Beck- Can I just say, though, that that lack of recognition is also you always wanting to be the best partner that you can be? You need to understand who I’m interviewing right now. This is one of the most remarkable people on the face of the planet. This puts Everyone first who she loves.
Beck- So that’s been an I come first in her world. Absolutely. But that also means that one of the things that we’ve worked on is you being able to identify what your needs are, and being able to speak up for what those needs are in our relationship without feeling guilty or without feeling selfish, which is kind of your modus operandi from long ago where you have put yourself last. But as you were approaching burnout, it just happened to be that the steps that we’ve been putting into place in my business finally started to pay off. And that meant that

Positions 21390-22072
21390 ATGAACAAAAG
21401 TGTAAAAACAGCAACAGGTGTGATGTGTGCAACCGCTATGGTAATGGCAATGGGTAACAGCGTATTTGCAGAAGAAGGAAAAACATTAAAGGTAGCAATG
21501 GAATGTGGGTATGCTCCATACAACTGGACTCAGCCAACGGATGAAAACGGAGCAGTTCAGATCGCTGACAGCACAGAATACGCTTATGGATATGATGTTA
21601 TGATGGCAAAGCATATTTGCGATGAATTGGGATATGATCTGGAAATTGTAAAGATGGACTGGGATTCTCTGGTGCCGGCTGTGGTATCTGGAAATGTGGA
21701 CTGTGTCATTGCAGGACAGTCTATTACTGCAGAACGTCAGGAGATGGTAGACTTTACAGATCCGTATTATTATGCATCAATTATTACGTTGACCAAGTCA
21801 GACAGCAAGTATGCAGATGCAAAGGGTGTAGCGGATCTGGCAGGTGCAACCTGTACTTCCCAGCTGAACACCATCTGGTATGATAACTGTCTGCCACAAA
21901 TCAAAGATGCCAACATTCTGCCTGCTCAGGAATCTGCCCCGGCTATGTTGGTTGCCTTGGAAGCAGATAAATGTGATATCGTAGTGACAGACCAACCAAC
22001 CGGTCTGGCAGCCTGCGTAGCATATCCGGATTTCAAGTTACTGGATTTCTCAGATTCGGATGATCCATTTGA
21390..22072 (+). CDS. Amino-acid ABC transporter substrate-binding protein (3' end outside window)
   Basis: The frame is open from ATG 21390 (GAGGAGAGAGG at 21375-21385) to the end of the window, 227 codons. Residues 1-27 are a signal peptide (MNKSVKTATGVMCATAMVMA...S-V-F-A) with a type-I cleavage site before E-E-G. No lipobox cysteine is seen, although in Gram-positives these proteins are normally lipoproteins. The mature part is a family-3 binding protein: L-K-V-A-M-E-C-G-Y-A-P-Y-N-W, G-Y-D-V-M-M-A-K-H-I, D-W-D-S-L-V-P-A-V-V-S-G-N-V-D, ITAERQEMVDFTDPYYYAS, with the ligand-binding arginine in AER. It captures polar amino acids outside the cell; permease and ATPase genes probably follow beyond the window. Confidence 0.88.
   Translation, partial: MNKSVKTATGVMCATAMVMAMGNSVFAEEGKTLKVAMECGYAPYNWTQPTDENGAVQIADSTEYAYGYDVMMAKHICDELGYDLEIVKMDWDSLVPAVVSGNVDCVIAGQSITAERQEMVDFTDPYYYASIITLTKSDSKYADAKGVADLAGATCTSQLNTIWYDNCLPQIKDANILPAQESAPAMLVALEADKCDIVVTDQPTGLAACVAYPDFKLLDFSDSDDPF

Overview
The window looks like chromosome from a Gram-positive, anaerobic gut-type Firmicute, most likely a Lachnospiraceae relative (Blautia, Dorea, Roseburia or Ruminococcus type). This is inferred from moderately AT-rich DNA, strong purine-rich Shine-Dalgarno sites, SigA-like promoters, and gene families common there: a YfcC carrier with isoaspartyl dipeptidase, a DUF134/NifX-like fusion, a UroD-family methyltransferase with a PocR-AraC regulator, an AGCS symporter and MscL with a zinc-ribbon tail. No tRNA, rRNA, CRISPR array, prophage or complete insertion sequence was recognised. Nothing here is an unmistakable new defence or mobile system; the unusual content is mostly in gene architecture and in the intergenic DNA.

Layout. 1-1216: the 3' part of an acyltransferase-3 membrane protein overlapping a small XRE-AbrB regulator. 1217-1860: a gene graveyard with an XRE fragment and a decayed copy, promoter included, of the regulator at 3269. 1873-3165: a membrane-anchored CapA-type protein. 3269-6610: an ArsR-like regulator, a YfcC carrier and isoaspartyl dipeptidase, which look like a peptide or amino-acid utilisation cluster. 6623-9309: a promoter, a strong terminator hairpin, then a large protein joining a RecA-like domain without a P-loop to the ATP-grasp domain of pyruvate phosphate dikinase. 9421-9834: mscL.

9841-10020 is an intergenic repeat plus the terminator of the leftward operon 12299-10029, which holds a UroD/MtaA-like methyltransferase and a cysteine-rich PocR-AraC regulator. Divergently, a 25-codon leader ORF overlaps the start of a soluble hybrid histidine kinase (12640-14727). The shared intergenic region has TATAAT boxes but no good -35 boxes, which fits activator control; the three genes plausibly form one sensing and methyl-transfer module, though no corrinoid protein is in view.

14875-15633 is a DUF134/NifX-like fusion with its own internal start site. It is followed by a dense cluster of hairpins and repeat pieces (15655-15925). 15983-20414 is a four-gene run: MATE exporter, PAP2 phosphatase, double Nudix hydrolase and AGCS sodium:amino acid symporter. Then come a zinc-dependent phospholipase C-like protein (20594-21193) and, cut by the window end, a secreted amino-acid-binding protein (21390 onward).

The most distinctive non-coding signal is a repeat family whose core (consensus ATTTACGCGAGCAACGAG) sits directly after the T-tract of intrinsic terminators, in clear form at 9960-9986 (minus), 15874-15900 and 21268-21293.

Nyssa- I could say, Stop. Yeah, got you.
Beck- Yeah, I’ve got you. Yeah. And it’s my turn to support you now. And you had already started building your business in the music studio where you do things like this, like record costs, and record other people’s music, but you were able to walk away from gigging because all the work that we had put into collectively as a partnership started to pay off in my business, so that you could then pursue a different avenue. And I think that’s the one thing that I really want to share. If you walk away with anything from this episode, listeners, I want you to understand that, you know, people might look like they’ve had overnight success, but usually what’s behind that easy years of evolution change, testing out different directions failing over and over again. In our case, it’s been failing bravely.